Michael Massing's article on the Third World {Outlook, Dec. 23} offers us more of a polemic, supported by untypical examples, than a balanced view.

Certainly, "capitalism" is not a simple answer to all the Third World's problems. As developing countries turn toward market-based policies, they do need to think carefully about how to curb the excesses of capitalism. And no one can deny that governments still have an important part to play, including responsibility for the provision of infrastructure.

But I strongly believe that market-based policies do hold out new hope for the Third World. In most of the Third World, these policies have been in operation for only a short time. During the 1960s and '70s and well into the 1980s, most Third World countries were still following policies based on a high degree of government control and protection. The failures of those policies became increasingly obvious. The recent change to new policies is already producing benefits.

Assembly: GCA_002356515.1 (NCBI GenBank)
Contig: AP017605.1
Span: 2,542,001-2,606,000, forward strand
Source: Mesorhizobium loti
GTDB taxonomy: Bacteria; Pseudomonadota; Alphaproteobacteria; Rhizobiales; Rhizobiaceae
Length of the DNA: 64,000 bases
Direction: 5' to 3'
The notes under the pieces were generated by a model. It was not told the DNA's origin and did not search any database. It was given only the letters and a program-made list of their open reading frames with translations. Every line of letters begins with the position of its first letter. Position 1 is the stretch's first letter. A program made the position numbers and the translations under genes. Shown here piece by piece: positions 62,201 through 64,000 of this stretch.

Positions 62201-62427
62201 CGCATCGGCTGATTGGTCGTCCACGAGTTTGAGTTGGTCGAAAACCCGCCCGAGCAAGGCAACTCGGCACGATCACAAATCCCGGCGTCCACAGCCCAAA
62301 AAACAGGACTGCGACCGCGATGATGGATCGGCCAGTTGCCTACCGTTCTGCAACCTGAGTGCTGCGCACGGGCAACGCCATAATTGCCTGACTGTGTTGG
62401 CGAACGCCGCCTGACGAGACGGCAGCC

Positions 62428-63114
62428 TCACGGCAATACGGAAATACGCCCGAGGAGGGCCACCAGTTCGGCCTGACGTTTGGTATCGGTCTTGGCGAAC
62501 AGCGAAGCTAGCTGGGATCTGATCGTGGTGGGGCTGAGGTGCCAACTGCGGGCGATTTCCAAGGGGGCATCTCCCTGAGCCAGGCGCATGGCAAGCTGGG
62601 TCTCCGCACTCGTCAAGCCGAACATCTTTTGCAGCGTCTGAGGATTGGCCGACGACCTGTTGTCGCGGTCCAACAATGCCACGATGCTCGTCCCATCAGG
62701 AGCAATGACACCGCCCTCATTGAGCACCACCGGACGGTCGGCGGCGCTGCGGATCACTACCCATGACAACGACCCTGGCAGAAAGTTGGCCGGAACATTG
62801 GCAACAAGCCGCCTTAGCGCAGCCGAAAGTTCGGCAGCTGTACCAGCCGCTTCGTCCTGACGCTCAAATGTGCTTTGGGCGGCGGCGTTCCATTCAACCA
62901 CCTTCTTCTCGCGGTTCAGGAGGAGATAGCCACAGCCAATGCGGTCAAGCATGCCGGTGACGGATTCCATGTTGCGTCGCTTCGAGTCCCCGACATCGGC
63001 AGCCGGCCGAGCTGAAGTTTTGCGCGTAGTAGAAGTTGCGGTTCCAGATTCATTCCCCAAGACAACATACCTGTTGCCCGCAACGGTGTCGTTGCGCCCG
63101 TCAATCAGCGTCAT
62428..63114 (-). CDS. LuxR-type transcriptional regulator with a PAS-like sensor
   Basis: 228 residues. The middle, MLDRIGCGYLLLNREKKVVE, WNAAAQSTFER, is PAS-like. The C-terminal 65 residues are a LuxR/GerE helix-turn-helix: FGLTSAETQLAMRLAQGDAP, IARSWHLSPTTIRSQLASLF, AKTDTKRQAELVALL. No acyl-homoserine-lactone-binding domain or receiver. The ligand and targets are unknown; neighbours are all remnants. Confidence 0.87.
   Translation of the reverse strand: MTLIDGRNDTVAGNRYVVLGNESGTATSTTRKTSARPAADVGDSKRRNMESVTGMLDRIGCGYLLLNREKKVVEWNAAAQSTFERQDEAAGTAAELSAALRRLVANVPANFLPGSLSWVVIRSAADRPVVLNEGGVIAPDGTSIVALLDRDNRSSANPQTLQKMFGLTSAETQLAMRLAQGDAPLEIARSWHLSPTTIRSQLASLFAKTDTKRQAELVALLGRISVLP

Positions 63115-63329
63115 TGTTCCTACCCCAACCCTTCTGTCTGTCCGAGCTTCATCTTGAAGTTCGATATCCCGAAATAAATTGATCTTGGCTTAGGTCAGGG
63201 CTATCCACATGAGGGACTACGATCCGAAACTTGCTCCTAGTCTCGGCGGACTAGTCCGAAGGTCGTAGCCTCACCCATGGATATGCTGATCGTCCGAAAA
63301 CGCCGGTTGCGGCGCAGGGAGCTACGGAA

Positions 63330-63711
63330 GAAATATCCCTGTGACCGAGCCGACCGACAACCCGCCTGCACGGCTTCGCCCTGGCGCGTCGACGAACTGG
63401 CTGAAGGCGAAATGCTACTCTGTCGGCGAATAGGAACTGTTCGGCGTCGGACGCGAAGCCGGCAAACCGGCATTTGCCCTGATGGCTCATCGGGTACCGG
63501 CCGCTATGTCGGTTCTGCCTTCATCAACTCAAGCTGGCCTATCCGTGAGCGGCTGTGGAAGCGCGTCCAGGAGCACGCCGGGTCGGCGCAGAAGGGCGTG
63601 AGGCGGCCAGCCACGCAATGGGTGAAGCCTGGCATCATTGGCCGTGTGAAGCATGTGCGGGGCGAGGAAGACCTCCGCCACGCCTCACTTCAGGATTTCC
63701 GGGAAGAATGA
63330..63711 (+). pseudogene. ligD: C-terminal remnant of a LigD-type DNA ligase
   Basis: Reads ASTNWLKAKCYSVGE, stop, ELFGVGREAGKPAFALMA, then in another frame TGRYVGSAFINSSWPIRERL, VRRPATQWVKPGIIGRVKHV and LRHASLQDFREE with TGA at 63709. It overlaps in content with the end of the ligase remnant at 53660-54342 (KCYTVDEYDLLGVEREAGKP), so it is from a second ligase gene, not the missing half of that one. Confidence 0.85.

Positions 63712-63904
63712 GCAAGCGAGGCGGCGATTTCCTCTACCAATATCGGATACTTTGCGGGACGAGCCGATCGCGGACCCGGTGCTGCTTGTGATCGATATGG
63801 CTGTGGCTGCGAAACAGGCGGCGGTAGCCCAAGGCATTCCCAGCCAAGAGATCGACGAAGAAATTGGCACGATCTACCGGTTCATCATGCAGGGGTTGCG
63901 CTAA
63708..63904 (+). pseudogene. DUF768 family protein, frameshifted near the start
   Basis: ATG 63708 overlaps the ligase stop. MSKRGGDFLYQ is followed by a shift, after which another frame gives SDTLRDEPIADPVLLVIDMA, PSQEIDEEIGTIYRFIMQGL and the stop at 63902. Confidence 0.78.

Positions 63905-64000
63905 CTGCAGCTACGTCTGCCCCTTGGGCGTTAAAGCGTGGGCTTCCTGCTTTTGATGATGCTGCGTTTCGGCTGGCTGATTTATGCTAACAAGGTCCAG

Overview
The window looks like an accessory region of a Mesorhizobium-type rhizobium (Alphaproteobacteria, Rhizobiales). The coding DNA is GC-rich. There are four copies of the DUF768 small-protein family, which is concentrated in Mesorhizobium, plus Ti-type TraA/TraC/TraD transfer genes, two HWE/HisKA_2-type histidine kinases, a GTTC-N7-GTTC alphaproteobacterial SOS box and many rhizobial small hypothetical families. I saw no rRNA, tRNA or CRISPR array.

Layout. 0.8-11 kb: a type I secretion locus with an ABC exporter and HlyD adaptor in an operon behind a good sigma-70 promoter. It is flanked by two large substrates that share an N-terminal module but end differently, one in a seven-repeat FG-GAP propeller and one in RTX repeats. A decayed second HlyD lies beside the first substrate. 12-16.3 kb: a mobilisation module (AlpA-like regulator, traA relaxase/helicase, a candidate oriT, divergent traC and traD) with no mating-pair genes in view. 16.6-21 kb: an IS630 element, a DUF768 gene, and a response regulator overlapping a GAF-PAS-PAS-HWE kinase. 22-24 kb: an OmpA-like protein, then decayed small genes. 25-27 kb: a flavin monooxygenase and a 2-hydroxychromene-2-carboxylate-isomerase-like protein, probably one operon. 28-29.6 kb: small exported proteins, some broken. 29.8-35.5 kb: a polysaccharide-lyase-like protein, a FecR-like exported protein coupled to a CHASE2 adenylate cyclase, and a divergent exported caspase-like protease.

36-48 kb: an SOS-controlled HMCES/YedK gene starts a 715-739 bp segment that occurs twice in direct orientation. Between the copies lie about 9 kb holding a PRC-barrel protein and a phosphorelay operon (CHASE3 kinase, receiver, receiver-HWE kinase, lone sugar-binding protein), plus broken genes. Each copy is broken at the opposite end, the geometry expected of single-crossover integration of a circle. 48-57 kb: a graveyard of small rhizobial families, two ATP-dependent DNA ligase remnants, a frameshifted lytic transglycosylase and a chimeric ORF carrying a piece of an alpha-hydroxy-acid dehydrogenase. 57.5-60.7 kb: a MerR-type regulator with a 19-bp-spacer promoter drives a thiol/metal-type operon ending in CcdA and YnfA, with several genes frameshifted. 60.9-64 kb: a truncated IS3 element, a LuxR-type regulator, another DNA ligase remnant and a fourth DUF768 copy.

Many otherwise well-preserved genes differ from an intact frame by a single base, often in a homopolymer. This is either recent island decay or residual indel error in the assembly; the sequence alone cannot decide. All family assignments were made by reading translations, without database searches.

The "four tigers" {Singapore, Hong Kong, South Korea and Taiwan} are by no means the only successes in the developing world. Mr. Massing makes no mention of Indonesia, Malaysia, Thailand, Turkey, Mauritius or Chile, which have achieved rapid rates of growth under market-oriented policies in the last few years. Latin America has of course been under the cloud of the debt crisis for most of the past decade, but besides Chile, Mexico is emerging and now gaining the benefit of the kind of capitalist policies that Mr. Massing says are not working.

As for agriculture, the view Mr. Massing puts forward, as if it were new, has in fact been the conventional wisdom for a couple of decades. The development literature during that time has been full of discussion of the need to get agricultural incentives right; and in fact, policies of this kind have been followed with dramatic success in many countries, especially in Asia, where there is a food surplus in most countries.

In the Third World, as elsewhere, the market works -- imperfectly, yes, but it works. WILLIAM RYRIE Executive Vice President International Finance Corporation Washington